For those who suffer from chronic pulmonary diseases, such as asthma, chronic obstructive pulmonary disease (COPD), or interstitial lung diseases (ILD), the news around the COVID-19 pandemic can be scary. But don’t fret. Experts at Yale School of Medicine (YSM) have guidance on how to protect against the virus.
To limit your risk of becoming infected with COVID-19, “It is important to be strict with your hand washing, and avoid contact with others,” said, associate professor of medicine (pulmonary, critical care and sleep medicine) and director of Yale’s Center for Pulmonary Infection Research and Treatment. “Distance yourself from other people because someone could look healthy, but they might be carrying the virus.”
“We know that some patients are at a greater risk,” explained, Boehringer-Ingelheim Endowed Professor of Internal Medicine and chief of pulmonary, critical care, and sleep medicine. “The good thing is that once you recognize the risk, you can take steps to protect yourself.”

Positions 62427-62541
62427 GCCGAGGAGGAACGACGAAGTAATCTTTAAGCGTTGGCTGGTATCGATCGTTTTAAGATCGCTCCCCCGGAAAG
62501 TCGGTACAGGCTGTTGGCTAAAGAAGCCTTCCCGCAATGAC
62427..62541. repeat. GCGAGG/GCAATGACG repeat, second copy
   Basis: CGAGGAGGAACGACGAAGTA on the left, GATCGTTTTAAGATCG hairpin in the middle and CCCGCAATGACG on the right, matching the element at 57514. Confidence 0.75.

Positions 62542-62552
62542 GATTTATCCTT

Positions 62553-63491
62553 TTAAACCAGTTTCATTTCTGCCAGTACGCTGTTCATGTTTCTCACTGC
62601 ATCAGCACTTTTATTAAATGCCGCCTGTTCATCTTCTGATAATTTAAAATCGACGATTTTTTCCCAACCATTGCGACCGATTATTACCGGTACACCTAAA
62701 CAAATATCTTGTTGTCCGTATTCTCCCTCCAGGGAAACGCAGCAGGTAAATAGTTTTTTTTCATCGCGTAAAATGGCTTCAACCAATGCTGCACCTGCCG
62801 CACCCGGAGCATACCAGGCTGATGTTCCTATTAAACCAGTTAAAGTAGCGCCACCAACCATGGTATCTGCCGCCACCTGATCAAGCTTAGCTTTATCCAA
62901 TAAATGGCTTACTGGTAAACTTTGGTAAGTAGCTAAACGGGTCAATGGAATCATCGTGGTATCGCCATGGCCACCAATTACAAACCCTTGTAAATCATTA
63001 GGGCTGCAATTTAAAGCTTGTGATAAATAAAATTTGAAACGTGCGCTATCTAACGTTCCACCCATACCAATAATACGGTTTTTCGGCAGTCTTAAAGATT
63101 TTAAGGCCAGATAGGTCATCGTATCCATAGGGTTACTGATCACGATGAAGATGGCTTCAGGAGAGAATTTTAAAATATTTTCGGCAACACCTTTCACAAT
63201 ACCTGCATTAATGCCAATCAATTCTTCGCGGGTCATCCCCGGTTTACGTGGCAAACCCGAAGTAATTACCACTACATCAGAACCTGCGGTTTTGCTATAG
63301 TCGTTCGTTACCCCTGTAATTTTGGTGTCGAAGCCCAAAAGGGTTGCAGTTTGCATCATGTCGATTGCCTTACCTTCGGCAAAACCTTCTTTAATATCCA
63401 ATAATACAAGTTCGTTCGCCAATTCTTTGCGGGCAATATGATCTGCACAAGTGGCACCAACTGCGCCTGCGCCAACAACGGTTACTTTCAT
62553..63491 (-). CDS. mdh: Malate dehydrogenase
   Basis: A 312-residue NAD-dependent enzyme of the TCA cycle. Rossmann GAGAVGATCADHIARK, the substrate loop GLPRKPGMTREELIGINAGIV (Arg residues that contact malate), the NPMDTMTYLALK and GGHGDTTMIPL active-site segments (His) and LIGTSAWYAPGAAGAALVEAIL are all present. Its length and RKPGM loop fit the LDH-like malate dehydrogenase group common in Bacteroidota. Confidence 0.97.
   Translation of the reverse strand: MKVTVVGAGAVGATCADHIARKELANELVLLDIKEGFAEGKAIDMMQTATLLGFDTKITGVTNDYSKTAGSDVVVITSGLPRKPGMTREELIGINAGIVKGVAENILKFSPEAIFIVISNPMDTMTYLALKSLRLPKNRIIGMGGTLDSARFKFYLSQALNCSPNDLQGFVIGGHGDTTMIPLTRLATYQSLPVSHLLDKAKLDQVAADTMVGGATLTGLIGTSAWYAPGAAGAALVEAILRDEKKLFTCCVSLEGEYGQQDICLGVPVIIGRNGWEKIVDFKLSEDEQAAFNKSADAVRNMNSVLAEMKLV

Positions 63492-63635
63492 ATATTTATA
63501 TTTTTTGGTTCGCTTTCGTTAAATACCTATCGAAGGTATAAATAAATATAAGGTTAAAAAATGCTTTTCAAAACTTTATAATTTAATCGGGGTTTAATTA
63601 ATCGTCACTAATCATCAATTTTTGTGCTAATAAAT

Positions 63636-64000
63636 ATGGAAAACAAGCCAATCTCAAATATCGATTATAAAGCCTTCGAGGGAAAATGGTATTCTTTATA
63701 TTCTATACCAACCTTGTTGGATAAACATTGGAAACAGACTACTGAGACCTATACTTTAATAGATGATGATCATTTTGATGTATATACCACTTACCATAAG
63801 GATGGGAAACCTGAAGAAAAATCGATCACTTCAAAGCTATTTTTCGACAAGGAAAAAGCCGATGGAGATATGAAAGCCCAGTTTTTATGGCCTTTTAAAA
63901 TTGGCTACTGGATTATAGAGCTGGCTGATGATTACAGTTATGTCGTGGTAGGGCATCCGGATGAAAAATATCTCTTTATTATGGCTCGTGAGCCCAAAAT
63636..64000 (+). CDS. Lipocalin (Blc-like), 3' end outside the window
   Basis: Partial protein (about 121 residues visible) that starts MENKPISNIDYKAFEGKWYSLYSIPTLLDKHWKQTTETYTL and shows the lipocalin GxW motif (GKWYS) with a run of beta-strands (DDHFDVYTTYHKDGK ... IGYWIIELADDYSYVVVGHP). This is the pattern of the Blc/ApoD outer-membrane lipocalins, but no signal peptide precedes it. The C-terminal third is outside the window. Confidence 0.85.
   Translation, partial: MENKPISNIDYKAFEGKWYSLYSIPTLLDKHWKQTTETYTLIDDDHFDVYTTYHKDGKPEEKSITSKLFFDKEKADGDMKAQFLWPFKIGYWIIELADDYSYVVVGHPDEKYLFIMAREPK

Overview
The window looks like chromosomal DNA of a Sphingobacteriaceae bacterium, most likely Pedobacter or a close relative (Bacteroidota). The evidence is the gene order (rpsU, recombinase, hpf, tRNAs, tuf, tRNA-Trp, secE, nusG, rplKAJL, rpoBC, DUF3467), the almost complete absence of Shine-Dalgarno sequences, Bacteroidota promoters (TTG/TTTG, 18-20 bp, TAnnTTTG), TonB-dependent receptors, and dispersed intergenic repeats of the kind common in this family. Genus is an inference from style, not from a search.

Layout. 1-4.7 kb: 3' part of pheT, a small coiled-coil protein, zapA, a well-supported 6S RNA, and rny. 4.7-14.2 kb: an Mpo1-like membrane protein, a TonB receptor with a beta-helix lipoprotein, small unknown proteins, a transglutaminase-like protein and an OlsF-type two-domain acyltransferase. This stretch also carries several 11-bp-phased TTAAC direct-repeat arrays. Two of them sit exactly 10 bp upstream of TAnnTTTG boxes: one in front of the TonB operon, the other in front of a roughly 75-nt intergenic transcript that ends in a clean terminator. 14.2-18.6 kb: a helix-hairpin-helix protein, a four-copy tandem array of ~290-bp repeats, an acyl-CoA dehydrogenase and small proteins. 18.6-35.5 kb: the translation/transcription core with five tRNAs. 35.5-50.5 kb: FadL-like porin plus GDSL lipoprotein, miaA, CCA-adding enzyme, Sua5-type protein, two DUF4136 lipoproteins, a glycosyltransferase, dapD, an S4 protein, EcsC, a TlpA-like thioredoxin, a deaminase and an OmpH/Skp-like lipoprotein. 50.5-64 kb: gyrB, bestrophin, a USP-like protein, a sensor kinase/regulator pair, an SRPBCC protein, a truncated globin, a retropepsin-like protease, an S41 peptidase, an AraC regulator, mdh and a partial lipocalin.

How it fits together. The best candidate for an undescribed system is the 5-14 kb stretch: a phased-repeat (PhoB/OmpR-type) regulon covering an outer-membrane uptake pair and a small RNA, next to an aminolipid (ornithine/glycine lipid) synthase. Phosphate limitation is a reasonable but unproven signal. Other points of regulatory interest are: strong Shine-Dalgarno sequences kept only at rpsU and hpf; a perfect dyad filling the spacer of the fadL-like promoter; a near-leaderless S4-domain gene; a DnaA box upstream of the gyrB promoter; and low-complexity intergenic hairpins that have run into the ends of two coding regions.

Asthma, COPD and Allergies
Allergy season is rapidly approaching, and while many people may start coughing and sneezing, it is important to remember the differences between COVID-19 symptoms, and those of an allergy sufferer, or someone with asthma or COPD.
“The thing to remember is that COVID-19 has a very particular clinical profile: fever, sometimes a high grade one, and a dry cough. Some have reported a loss of taste or smell,” said, assistant professor of medicine (immunology) and chief of allergy & immunology at the CT VA Healthcare System. “So if you're congested, you would have some of those similar symptoms if you have allergies, but if you had those symptoms without your regular itchy eyes, watery nose, congestion, then that would be of concern.”
Remember that allergies can exacerbate existing lung conditions. Price admits there is symptom overlap, but reminds patients that they know themselves best. “Where it's difficult is when people have asthma, because there's a component of shortness of breath and chest tightness too. One of the clinical pearls we tell people all the time is that you know yourself the best. If you typically feel a certain way in the springtime, or when you have allergy-related asthma exacerbation, that is probably what you have. If you have unusual symptoms, or something outside of the norm, that's when people should be concerned.”